Many PC owners use SATA connected
SSDs. They’re affordable, dramatically quicker than conventional hard drives and almost every computer built in the last ten years has the SATA III 6Gbit/s interface to connect them. But M.2 SSD drives with NVMe are now replacing SATA and the WD Blue SN550 is one of the best you can buy.
In modern systems they can offer up to six times the performance of the older technology. This switch might have happened more rapidly had NVMe modules been more affordable and come in bigger capacities like the WD Blue SN550 does.
Design & Build
M.2 NVMe drives are often deceptively complicated devices that combine flash modules, RAM cache and controllers on a tiny edge connecting board.
What’s interesting about the SN550 is how uncomplicated WD engineers managed to make it, with very few tracks on the underside of the board and all the discrete electronics on the top. Often NVMe makers obscure the source of parts on the PCBs to enable them to change suppliers or specs more easily.
But here the 3D NAND chip top clearly shows its SanDisk origin, a company that Western Digital bought in 2016 for a mere $19 billion.
A single TLC NAND chip that contains sixteen 512Gb dies provided the whole 1TB for the review drive. And, this begs the obvious question as to why there isn’t a 2TB or even a 4TB option? There is certainly enough space on the board to mount the extra chips.
One answer might be that heat would be an issue, as the NAND and controller chip are at opposite ends of the PCB. But there are no heat spreaders or sinks on any of the chips, so it isn’t the whole story.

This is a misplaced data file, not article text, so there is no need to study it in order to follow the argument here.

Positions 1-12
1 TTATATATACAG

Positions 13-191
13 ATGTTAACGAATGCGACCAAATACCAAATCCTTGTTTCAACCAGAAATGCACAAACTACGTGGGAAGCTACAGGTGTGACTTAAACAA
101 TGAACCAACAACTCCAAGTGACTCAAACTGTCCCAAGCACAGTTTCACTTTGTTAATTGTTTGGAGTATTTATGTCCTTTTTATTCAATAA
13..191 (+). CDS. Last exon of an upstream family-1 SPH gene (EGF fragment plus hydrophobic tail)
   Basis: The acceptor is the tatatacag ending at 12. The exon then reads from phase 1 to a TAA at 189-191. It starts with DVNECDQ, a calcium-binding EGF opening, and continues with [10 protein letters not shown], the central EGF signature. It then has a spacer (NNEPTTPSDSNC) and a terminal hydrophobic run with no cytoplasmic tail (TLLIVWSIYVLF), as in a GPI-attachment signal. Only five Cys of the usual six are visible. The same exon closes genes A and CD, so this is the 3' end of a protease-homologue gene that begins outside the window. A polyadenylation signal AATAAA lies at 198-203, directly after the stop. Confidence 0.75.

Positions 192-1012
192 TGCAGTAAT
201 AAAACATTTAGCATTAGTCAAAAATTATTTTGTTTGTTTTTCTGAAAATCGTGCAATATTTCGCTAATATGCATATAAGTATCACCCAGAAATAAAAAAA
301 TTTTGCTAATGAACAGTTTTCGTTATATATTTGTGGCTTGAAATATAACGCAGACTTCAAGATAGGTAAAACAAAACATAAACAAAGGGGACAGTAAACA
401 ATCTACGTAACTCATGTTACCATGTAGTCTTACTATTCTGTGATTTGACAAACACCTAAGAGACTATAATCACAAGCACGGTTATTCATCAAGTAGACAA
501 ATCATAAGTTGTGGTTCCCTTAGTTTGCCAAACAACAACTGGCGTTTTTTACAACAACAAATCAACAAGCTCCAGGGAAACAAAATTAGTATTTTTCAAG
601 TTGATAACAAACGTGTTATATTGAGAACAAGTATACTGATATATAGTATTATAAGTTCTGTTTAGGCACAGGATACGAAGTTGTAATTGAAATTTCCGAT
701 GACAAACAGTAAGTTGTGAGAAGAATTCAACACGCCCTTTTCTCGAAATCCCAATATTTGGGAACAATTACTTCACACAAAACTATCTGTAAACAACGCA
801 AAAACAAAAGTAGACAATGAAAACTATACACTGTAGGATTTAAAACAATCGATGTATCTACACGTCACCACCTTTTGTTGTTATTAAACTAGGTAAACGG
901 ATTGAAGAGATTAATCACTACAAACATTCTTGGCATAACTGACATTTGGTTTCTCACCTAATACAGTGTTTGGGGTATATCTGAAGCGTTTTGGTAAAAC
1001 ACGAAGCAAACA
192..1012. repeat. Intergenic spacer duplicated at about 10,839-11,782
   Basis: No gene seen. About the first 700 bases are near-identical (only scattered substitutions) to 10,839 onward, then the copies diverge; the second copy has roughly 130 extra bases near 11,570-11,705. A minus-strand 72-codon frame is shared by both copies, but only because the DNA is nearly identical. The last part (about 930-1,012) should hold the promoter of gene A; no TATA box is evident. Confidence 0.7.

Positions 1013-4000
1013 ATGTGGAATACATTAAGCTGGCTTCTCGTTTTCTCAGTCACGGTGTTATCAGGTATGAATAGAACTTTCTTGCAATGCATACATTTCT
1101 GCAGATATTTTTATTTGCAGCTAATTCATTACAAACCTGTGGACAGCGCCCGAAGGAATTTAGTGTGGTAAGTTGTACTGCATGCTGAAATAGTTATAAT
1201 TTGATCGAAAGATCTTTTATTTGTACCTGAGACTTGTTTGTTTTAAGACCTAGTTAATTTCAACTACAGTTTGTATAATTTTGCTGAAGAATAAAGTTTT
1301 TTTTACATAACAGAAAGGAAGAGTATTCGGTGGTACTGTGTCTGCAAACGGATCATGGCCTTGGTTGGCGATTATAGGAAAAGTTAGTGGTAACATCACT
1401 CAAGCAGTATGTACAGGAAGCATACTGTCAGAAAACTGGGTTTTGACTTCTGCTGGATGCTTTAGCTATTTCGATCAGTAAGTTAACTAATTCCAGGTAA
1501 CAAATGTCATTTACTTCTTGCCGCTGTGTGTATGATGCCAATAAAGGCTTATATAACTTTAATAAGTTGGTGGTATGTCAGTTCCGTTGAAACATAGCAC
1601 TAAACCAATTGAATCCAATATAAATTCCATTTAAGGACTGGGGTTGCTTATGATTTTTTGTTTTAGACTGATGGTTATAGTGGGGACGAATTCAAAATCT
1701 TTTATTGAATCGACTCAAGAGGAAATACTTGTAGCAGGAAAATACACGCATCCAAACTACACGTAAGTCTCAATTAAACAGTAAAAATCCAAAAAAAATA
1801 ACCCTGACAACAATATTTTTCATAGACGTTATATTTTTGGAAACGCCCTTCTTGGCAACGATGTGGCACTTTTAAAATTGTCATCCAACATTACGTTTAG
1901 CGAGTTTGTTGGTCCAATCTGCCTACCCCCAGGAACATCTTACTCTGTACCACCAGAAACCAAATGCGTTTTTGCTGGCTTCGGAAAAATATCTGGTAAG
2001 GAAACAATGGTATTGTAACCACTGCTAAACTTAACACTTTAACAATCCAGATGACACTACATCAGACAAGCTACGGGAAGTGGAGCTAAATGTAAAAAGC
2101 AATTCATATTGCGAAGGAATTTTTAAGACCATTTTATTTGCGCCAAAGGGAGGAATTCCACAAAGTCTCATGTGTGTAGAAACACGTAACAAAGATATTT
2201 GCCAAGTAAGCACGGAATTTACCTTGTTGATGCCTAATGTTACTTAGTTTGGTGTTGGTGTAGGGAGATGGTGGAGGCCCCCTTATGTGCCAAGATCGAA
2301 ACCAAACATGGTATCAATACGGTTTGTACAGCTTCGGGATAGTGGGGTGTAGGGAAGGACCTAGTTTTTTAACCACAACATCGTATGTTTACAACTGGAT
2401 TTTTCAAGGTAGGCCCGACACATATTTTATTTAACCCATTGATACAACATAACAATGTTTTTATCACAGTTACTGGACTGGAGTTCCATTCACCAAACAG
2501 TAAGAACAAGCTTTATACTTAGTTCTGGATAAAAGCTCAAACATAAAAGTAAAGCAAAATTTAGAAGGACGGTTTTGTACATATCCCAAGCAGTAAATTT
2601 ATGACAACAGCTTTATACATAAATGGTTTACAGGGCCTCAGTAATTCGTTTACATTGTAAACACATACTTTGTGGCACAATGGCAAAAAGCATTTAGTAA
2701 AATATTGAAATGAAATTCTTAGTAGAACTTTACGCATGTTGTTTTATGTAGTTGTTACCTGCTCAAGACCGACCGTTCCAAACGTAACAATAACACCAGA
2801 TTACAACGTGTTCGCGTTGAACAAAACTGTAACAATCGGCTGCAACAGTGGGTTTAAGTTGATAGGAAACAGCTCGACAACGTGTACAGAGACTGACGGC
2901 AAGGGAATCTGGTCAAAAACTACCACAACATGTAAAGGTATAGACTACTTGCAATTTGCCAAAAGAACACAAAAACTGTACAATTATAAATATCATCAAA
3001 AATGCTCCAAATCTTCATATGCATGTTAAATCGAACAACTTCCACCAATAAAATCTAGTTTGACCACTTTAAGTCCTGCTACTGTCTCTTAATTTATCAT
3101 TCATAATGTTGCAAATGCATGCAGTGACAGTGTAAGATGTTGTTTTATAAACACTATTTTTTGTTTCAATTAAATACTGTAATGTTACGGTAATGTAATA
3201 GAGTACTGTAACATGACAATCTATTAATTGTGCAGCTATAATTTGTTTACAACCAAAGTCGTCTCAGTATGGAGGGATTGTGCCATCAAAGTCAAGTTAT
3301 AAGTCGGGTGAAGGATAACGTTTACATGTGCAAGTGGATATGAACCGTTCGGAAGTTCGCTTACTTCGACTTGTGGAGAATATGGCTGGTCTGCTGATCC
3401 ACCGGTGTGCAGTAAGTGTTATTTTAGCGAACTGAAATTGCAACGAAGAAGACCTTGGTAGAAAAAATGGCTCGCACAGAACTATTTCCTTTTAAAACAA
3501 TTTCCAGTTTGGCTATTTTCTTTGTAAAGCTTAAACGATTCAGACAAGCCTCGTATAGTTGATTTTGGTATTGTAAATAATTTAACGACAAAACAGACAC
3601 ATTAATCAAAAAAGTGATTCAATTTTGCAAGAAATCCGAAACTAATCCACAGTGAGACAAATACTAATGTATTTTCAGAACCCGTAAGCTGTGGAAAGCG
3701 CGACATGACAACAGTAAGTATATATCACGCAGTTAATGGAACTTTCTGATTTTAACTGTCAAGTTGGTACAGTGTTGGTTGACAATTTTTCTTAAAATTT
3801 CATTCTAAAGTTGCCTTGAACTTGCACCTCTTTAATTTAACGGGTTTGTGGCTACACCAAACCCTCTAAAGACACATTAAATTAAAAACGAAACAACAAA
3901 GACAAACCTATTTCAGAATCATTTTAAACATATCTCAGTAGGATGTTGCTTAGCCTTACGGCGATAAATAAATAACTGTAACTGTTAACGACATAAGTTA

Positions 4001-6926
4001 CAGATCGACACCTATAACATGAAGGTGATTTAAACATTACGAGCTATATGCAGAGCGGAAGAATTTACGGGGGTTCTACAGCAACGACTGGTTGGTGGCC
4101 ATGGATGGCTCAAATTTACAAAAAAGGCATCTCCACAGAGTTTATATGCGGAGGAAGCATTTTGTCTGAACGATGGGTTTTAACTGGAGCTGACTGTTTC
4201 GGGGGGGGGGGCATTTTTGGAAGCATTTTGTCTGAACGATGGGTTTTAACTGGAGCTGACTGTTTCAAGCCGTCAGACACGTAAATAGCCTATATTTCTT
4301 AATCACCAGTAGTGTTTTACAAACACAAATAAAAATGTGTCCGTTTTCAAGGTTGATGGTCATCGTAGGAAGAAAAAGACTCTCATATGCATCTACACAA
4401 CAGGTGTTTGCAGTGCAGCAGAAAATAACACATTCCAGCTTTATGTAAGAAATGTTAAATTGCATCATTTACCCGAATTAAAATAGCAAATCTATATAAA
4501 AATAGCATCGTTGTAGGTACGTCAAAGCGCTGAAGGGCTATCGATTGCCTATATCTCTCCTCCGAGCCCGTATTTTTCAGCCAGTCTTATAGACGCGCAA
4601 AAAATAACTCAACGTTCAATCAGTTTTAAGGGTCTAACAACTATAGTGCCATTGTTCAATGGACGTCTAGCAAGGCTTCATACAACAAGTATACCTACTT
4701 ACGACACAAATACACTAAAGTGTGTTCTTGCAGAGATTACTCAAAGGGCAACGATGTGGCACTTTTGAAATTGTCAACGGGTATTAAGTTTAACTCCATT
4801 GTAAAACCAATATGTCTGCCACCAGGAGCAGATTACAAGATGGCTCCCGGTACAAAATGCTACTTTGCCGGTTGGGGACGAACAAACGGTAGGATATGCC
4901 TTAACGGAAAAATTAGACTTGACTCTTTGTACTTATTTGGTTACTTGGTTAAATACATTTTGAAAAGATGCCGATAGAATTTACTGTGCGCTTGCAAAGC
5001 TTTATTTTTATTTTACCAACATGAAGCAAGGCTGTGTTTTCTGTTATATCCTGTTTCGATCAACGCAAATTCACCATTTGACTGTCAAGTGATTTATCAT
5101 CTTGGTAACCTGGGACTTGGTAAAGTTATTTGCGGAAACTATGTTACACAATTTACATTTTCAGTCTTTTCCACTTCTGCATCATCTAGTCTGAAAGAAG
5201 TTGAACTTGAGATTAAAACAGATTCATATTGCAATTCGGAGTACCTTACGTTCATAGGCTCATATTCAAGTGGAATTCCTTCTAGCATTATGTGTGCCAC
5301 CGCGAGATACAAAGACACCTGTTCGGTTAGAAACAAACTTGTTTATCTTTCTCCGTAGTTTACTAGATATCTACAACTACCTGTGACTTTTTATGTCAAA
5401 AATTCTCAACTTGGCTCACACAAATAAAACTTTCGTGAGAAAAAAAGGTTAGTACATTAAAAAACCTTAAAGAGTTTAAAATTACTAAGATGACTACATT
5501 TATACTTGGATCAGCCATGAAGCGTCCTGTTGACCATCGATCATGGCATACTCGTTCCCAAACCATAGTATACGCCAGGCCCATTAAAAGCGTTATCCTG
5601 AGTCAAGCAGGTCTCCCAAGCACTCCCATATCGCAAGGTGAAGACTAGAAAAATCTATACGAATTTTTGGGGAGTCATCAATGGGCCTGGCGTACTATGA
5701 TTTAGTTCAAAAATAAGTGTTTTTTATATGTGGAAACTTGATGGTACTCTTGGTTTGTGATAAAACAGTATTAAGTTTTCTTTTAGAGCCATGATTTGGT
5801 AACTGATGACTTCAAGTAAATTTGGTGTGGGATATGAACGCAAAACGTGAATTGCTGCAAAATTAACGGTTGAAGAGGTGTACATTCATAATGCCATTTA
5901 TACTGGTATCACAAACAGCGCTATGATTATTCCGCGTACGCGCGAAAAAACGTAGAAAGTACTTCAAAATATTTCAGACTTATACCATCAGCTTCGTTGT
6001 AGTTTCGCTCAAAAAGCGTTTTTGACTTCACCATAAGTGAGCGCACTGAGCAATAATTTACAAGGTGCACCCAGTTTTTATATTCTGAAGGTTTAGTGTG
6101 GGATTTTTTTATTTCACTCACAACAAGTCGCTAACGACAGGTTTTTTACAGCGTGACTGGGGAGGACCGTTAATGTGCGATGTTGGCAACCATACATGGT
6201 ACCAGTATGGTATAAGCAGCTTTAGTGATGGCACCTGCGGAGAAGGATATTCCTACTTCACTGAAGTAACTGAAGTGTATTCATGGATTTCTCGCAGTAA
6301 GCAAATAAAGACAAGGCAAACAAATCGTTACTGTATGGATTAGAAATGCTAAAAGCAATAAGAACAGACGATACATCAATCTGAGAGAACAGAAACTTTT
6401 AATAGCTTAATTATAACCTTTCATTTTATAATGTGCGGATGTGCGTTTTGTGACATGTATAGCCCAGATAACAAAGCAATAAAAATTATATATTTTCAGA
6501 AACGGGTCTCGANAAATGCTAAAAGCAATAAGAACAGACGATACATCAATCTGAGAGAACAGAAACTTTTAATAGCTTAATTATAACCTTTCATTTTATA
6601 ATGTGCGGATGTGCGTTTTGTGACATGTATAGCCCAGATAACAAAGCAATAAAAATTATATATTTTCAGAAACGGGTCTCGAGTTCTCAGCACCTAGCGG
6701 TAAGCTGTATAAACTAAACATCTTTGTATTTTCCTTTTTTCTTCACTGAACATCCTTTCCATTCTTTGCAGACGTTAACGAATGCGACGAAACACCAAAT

The controller is an in-house design and includes an NVMe 1.4 interface to access four lanes of PCIe, double the bandwidth used by the previous SN500. Where the design diverges from the norm is that it doesn’t use DRAM or a host memory buffer to balance the available bandwidth against the real speed of the 3D NAND.
Instead, the custom controller has a small amount of SRAM that performs this function.
One notable omission is that this drive has no hardware encryption, making it unsuitable for those businesses that insist on locking down their computers entirely. This requirement is mostly an issue that impacts business users, and you can still use software encryption like BitLocker Go, but it’s one of the features that more expensive NVMe drives offer.
For good reason, those who rely on SSDs to keep their files from no longer existing can be sensitive about the life expectancy of these storage devices.
The endurance of the SN550 depends on the capacity chosen, and the 250GB model has 150TBW, doubling to 300TBW for the 500GB drive and 600TBW for the 1TB model.
We can’t realistically test the validity of these numbers, of course, but Western Digital has a five-year warranty, and that would equate to the user writing 328GB of data every day for that entire period to hit the TBW limit on the 1TB model.
The 150TBW level on the 250GB drive is probably another good reason not to buy that one, even if that still has the equivalent 80GB per day of writing for five years to, in theory, wear it out.
In short, unless you write huge amounts of new data every day, and delete almost as much, the lifespan of the SN550 isn’t likely to be an issue for most users for at least five years or realistically much longer.
It isn’t a secret, but most flash drives have a performance limit that is generally hidden from the user by the elegant application of caching. The SN550 isn’t any different, and part of our testing is to determine the point at which the cache in the operating system and on the drive becomes saturated, revealing the true underlying flash speed.
But before we talk about that, the quoted performance for the 1TB model are 2400MB/s for read and 1900MB/s write. And testing this assertion using CrystalDiskMark 7, the SN550 achieved those numbers with a little extra to spare.